Tag Archives: Michael Luu

Hilko’s Hoard: Game author’s fair in Göttingen 2018

This is a guest post by Hilkman translated from the German article originally published on his blog Du Bist Dran!

Among the many very good gaming events of a given year, there are three events that I only miss under the most dire of circumstances. The Nuremberg International Toy Fair in February and the Spiel in Essen in October seem to be self evident. The third of these is the game author’s fair in Göttingen, which since time immemorial, takes place in the city hall in Göttingen on the first weekend of June. I have written something about this (German) on my Blog already, which I don’t want to rehash right now (editor’s note: we have published an English article by ourselves last year).

This being the oldest and still biggest event of its kind world wide was extremely well-attended, with about 350 people this Saturday (the tables were sold out for the first time, even though some tables stayed empty due to cancellations in the end). The city hall hit its capacity limit, but it’ll be renovated next year so we’ll have to move into the notably bigger Lokhalle anyway (which is the reason why the meeting will be moved to July – at least it probably won’t be running parallel to the UK Games Expo then, which most likely has forced some publishers to do a split this time around).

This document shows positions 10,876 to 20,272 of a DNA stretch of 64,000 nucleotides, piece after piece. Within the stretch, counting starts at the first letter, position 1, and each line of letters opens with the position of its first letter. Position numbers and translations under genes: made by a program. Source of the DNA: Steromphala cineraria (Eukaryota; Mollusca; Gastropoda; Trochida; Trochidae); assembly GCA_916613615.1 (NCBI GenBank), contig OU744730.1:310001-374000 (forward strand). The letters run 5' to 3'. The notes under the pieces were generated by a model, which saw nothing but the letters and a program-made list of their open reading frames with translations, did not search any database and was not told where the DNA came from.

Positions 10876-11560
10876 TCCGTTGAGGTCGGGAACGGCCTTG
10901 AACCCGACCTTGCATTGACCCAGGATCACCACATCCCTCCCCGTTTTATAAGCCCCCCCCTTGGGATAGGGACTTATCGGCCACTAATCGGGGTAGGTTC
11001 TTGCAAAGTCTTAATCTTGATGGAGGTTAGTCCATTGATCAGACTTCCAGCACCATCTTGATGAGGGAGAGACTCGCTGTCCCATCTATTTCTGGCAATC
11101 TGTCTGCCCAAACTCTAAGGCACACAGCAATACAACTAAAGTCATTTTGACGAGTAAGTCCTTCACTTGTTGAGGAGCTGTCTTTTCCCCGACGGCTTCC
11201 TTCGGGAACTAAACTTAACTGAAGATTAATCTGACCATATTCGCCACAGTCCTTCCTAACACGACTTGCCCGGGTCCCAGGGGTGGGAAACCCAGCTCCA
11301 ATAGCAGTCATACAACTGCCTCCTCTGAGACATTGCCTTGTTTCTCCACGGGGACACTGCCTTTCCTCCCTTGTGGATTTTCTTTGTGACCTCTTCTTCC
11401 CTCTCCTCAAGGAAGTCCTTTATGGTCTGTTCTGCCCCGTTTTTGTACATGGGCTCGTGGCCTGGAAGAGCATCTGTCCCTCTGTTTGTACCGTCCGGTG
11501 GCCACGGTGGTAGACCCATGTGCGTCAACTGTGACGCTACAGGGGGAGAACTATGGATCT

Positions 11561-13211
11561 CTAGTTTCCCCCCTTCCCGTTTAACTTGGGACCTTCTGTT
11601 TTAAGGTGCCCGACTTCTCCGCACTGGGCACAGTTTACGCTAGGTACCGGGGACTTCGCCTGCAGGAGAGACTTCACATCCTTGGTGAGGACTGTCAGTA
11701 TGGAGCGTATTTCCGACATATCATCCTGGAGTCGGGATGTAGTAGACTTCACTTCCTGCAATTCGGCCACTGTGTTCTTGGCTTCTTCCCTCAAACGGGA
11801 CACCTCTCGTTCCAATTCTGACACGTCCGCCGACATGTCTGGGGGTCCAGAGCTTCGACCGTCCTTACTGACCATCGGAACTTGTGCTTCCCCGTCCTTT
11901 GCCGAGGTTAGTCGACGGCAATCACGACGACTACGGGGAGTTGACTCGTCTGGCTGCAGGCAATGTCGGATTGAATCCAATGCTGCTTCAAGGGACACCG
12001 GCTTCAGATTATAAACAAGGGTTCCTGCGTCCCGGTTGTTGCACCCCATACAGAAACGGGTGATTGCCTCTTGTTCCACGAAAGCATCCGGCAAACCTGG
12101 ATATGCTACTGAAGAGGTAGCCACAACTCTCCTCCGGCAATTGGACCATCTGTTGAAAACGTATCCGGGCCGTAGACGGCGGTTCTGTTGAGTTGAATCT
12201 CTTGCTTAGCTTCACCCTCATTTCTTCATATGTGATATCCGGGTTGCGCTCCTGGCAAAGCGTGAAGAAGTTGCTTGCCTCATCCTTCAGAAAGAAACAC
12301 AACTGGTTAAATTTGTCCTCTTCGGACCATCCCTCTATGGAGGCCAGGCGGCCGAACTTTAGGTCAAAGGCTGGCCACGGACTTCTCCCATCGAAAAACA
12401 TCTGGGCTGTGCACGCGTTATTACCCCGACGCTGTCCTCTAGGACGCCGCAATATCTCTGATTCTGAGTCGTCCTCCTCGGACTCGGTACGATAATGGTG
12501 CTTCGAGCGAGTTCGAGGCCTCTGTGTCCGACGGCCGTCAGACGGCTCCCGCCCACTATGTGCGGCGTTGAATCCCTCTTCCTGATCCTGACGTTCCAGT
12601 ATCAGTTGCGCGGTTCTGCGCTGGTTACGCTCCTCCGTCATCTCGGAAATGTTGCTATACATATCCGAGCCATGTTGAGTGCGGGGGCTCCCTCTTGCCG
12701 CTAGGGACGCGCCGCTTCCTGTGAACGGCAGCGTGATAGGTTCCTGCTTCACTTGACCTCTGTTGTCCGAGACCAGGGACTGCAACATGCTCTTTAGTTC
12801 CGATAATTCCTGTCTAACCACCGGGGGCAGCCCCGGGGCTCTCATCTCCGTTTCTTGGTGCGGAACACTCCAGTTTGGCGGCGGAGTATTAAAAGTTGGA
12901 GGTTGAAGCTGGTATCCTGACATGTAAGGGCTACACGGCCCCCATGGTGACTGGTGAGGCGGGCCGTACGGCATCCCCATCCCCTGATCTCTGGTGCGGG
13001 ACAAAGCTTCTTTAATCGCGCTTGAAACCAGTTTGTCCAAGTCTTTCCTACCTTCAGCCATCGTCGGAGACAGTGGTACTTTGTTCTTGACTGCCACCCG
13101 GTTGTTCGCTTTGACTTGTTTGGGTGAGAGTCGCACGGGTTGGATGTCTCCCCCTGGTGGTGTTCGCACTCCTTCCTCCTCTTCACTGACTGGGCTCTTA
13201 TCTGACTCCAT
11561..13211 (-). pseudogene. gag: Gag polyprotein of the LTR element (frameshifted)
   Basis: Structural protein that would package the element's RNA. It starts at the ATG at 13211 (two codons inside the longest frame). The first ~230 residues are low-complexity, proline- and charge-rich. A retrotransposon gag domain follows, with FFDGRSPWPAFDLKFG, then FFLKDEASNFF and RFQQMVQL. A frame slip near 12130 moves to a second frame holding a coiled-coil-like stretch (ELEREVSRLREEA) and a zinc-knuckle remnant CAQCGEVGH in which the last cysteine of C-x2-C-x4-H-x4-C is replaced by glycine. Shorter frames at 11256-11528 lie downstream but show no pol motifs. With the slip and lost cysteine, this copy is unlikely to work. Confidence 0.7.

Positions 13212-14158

This year I could especially enjoy the meeting, due to the fact that I didn’t have any prototypes ready that I would have wanted to present. So I had quite a bit of time to look at exciting stuff from other people and even play quite a bit. Of course in one and a half days there’s never enough time to try everything, but it’s a bit like in Essen: It’s mainly about getting to know new people and meeting old friends again, which you only get to meet during such events. Naturally it was a special treat for me, that there were even two authors from South America who took on the long journey. I had invited both of them to come to the open game circle on Friday to be sure to have enough time to play their games. Up first was Corruptia, designed by Fernando Casals Caro together with Camila Muñoz Vilar (who sadly couldn’t be there herself). Corruptia is, unsurprisingly, a game about politics. As a politician you try to use the mood of the people to get your projects through the parliamentary votes as unimpeded as possible. The game scores with some clever and new mechanics, and went down very well in our group of five people. For me personally three rounds instead of the five would have sufficed (I am a fan of very short games), that aside it was gripping until the end. Corruptia is scheduled to be released in Chile in September, and judging from how many people attended Fernando’s table on Sunday, I can very well imagine that it might land over here as well some day (editor’s note: it will be available at NiceGameShop before Essen).